That is why I raised the issue of a benchmark with Dubensky and others on the panel noting that Detroit’s inequality level will only begin to significantly decrease, if we start applying benchmarks to the kinds of corporate benevolence that grab the daily media headlines. Anything short of that would mean corporate leaders are only interested in checking the charity box and then move on without laying out metrics to determine if their financial contributions to various relief programs are evidently changing the lives of underprivileged Detroiters for the better.
I expressed my belief that there are ethical business leaders in Detroit who are seriously and sincerely committed to tackling poverty. The issue is that some of those at the negotiating table are not bringing poverty as an agenda for discussion and as a result it is placed on the back burner.
During a question and answer session with members of the audience, several of the issues raised again pointed to the problem of persistent poverty. For example, the state of Detroit Public School Community District, which lends itself to the three evils of race, illiteracy and poverty as the biggest culprits for the compounding problems the district faces. While I expressed confidence in the impressive work of the public schools leader Dr. Nikolai Vitti, there are still unresolved issues that he faces which would require the support of everyone who is genuinely invested in seeing that Detroit’s children receive an empowering education.
However, toward the end of the forum, one question that created a hush in the crowded room was a critique of my journalistic work as too controversial. A former top executive at Shinola stated that he’s been following my work and that I’ve been too divisive and that I should try to “bring people together.” He disagreed with my critique of Duggan’s $250 million bond for blight and misinterpreted my position as opposing blight removal. None could be further from the truth. I made it clear that I questioned the administration’s stewardship of the public good, especially given that the new request for bond money is coming at the end of a federal demolition probe.
Even though the question about my “divisive” work was unexpected, I explained to the business executive that my work is viewed differently by different people and that his view of what he deemed as “divisive,” is certainly not the case from the vantage point of others who equally follow my work. I reminded him that race and racism remain crucial to the recovery of a majority black city and that too often the two are missing even as Duggan has shown no serious leadership in navigating the difficult and troubling racial waters facing the city. I cited the Detroit Police Department’s recent racial turmoil as an example, and how Duggan repeatedly avoided making public statements on the issue. The mayor only did so after some of us publicly rebuked and called on him to wear the cloak of moral leadership.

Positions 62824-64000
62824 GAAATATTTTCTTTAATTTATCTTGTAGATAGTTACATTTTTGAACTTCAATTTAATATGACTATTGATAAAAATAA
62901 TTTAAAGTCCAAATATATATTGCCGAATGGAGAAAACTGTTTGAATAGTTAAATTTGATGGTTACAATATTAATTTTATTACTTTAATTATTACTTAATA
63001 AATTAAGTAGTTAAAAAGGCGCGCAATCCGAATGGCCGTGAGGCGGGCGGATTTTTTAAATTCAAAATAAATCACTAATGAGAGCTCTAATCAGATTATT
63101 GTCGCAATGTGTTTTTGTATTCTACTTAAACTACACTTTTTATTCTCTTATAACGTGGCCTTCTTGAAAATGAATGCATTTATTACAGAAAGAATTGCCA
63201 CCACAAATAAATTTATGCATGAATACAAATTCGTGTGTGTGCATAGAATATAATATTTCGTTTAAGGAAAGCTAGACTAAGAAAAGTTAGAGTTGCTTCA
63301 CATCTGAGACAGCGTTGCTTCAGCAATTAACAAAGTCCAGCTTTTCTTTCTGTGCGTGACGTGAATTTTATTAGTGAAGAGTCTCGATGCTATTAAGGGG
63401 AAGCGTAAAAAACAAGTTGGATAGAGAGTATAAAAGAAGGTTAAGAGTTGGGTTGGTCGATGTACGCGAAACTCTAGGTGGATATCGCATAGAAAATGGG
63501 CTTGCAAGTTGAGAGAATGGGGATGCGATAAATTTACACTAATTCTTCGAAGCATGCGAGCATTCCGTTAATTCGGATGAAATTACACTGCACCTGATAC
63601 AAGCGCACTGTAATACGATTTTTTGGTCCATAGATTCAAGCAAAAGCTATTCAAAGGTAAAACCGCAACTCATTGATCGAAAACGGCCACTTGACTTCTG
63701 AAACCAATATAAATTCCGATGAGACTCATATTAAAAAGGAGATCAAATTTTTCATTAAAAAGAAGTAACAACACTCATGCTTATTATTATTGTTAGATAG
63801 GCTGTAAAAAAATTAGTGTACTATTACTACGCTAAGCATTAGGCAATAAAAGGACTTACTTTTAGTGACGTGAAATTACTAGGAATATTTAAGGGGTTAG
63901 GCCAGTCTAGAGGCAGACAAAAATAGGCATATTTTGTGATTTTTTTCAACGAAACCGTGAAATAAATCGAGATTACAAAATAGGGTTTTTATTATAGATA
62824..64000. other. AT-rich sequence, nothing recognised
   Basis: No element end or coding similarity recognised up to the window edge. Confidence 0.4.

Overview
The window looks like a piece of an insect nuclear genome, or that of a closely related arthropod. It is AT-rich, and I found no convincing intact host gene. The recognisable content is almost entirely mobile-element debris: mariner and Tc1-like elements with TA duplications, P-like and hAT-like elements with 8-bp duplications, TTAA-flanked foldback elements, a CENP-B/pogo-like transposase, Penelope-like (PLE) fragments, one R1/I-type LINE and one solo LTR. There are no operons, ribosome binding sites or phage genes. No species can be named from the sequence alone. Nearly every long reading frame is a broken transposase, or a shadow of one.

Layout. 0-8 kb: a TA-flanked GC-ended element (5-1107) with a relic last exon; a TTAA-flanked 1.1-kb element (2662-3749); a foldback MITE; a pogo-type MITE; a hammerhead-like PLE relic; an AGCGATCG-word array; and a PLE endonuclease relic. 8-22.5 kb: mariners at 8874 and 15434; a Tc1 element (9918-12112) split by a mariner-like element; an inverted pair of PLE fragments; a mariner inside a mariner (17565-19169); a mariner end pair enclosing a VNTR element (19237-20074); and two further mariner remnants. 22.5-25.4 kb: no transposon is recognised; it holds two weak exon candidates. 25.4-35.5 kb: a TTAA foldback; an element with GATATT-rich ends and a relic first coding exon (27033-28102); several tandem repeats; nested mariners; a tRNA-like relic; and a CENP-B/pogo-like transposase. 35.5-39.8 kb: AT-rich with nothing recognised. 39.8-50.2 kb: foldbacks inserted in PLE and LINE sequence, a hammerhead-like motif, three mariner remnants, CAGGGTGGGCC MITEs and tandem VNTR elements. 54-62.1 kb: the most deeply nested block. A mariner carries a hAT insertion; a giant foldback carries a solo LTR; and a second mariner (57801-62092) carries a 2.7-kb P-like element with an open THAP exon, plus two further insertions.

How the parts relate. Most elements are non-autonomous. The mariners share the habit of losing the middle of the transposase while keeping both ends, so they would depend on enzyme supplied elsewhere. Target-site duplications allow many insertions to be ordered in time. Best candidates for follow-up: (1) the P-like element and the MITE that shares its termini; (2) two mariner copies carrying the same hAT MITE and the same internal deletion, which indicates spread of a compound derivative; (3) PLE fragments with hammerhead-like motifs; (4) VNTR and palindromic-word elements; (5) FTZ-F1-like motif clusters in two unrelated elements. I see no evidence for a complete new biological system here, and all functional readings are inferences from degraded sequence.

In my final response to the critique, I explained that my work is cut out of the literary veins of the writings of James Baldwin, W.E.B. Du Bois and Frederick Douglass. All three towering black intellectuals over the century passionately argued for fairness, justice and equality so that blacks could also have the right to life, liberty and the pursuit of happiness. As a writer, I feel deeply obliged to continue to publicly insist that the recovery of Detroit produces equity not beggars.
Following the end of the forum, several of the attendees walked up to me to express how insightful the forum was because it offered a different and consequential view of Detroit. Others expressed varying interests in finding ways to use their resources to meet the challenges of the issues that were the focus of the conversation. One even suggested an invisible donor to help poor Detroiters who are facing water shutoffs.
When I accepted the DAC’s invitation months ago to serve on its Forum on the Future panel, I did so with the view that nothing was more important for me to discuss in a room filled with privileged and powerful white men than poverty. I knew poverty was a subject that hardly gets their collective attention in that kind of gathering.
But it also revealed that the DAC was open to a more inclusive and robust dialogue about the revitalization of the city without limitations. For that the conversation must continue until we see the numbers on the social index drop and people’s lives improve.
Bankole Thompson is the editor-in-chief of The PuLSE Institute, the anti-poverty think tank of Detroit. He is a twice-a-week opinion columnist at The Detroit News.